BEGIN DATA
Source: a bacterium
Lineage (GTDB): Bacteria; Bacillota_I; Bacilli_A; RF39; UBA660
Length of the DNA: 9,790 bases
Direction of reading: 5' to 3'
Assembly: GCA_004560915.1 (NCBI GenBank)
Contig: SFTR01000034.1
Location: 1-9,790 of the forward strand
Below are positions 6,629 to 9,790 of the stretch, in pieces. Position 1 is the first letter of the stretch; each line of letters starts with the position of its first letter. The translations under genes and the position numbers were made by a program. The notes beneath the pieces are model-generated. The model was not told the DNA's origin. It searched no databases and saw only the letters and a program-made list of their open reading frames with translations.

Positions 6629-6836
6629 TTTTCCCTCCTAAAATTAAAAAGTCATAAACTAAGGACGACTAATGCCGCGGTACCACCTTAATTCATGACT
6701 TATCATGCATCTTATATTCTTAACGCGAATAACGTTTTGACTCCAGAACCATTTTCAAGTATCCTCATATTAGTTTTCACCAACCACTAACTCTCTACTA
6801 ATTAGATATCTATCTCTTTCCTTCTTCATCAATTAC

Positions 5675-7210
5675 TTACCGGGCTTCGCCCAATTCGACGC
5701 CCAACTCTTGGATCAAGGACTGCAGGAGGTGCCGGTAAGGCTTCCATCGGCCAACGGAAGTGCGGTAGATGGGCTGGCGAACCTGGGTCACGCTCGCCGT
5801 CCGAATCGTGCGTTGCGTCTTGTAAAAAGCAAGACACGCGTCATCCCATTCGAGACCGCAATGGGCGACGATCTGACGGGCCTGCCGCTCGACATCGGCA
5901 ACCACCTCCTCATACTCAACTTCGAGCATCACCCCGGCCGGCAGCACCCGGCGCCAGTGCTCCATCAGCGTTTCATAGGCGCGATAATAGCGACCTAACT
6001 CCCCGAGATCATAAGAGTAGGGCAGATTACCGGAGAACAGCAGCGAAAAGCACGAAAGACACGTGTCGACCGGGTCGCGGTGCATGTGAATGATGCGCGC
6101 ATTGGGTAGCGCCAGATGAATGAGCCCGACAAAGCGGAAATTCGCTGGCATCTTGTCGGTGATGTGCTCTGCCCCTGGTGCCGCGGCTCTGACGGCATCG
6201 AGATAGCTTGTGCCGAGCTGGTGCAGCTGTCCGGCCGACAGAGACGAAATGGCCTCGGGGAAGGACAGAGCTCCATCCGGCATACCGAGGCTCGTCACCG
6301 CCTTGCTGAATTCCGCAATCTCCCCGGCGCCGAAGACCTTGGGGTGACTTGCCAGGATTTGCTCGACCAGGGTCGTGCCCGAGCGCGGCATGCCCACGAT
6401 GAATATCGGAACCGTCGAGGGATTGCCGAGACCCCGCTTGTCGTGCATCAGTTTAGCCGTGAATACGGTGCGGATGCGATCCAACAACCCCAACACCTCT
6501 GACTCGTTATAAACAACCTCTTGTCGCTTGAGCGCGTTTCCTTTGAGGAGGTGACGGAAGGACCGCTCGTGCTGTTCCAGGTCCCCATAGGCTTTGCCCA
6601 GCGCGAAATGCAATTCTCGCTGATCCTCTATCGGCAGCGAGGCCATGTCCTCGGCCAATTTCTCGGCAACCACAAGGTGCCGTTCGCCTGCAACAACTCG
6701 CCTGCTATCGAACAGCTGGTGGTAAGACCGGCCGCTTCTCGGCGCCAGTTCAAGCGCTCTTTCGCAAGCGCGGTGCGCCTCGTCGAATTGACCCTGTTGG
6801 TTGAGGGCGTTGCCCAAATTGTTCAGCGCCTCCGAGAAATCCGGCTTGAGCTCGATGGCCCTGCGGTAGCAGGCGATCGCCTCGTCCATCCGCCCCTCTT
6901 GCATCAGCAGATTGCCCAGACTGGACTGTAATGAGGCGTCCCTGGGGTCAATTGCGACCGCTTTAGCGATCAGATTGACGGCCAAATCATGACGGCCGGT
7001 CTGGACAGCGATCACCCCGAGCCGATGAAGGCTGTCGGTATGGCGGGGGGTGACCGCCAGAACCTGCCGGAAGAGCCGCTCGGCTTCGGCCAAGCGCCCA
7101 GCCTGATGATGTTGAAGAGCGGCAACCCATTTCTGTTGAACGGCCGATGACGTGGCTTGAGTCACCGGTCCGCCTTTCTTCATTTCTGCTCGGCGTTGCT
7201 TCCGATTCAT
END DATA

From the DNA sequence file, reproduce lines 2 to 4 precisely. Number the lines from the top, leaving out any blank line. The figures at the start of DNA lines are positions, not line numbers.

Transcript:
Lineage (GTDB): Bacteria; Bacillota_I; Bacilli_A; RF39; UBA660
Length of the DNA: 9,790 bases
Direction of reading: 5' to 3'